This year, our older son (8) understands how the magic of Father Christmas really works. Yes, we’ve reached that time, and while I’m a little sad about it, I’m also quite relieved that we’re now working with the truth.


As part of explaining the whole thing, and to help him understand how to keep that Christmas magic he loves alive, I decided to find out more about Father Christmas; Santa Claus; St Nicholas. So many of our traditions are based in myth and legend much older than Christianity, and I imagined this old, gift-giving father figure would be the same. And as it turns out he’s as old as time; and just like Christmas itself, he’s a mixture of many lores, legends and faiths.


St Nicholas – the Christian version

The Christian saint figure of Nicholas is one of FC’s chief origins, and is where the American name Santa Claus comes from. Nicholas was a 4th century Greek Orthodox bishop, who was renowned for giving gifts to the poor – in particular, providing dowries for three impoverished Christian sisters. His saint’s day is 6 December, and a gift-giving custom developed on this day throughout Europe to honour him. St Nicholas’ day is still observed and celebrated in many places, particularly in Amsterdam, where his arrival procession includes the handing out of over five tonnes of sweets (!). He’s depicted in bishop’s robes, with a beard and a kindly demeanour…and so our modern picture begins to form.


The Green Man – the Pagan version

But we need to go further back, beyond Christianity – that hugely successful hijacker of old traditions – to get the full picture. While the Romans were partying hard with the Saturnalia feast in December, the Northern Europeans (including the British) were celebrating Yule, the great midwinter event that celebrates light and the hope of spring, at the darkest time of the year. A key figure in this lore is the Green Man, who represents the natural cycle of the earth and nature, rebirth, and the coming of spring. Bearded, with green robes, he appears in many ancient cultures around the world, and brings the gift of life.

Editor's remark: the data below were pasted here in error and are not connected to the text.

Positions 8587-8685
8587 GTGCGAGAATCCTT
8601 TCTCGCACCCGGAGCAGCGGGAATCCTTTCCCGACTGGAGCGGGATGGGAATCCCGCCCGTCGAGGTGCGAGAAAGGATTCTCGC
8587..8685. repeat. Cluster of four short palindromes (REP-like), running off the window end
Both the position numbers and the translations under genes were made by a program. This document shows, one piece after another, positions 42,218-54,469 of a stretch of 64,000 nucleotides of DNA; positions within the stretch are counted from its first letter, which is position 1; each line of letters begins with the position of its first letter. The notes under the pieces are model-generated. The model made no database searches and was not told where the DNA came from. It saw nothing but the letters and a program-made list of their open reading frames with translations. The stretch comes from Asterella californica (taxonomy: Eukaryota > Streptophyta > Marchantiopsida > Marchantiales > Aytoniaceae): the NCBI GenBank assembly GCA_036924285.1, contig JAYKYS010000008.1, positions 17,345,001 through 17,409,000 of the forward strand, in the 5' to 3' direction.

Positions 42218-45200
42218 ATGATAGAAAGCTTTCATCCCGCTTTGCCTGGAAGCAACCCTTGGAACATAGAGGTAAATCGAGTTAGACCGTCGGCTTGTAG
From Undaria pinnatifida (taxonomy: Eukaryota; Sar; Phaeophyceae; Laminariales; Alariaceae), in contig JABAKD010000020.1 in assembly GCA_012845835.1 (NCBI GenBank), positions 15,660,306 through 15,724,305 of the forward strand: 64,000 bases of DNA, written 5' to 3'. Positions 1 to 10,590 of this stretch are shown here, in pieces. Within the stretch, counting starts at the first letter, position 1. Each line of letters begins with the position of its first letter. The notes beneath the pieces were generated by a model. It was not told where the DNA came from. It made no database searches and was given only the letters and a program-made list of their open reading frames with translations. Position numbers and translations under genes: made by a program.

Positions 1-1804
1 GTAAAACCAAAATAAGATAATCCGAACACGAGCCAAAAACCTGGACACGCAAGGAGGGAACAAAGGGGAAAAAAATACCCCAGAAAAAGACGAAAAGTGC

Father Christmas – the Tudor version

When Henry VIII took a sledge hammer to the Catholic Church traditions in England, the celebrating of saints’ days fell somewhat out of favour over the ensuing century – but people like an excuse to gift presents, so the St Nicholas tradition was pushed back to the Christmas celebrations at the end of the month. The English version of Father Christmas began to emerge at this point, and he appears to be a mixture of the old and new – a kindly old man (just like St Nicholas), but donning robes of green to represent the spirit of Yule; an embodiment of joy and revelry, to get us through the darkest days, and a bringer of peace and light, with the promise of spring.


Coca-Cola – the Modern Version

And then, I think, the rest is history. Once this figure was established in the popular consciousness, he remained and evolved into what we have today – an avuncular figure who rewards good behaviour with a gift (which I suspect started as a useful parenting tool at the very earliest stages of its evolution). The Victorians really ran with the whole idea, and as Christmas cards were just getting started then too, Father Christmas was an excellent emblem of good cheer. And surely Coca Cola’s decision to use him in the 1930s is one of the greatest marketing triumphs in the history of advertising. He’s not going anywhere now (and neither is Coke!).


It was so hard to see the sadness in our son’s eyes when he first understood, but it helped so much to explain to him where it all came from: the many centuries of Yuletide and Christmas tradition, layer upon layer added by each historic event and new faith; the generations of people who have cherished the joy of gift-giving at this time of year; and above all, the magic of midwinter celebrations, which are all grounded in that one human trait that is constant in all of these lores, legends and faiths: love.

Father Christmas RLC Words Milton Keynes Copywriter

As always, there’s lots more to be read on Wiki:

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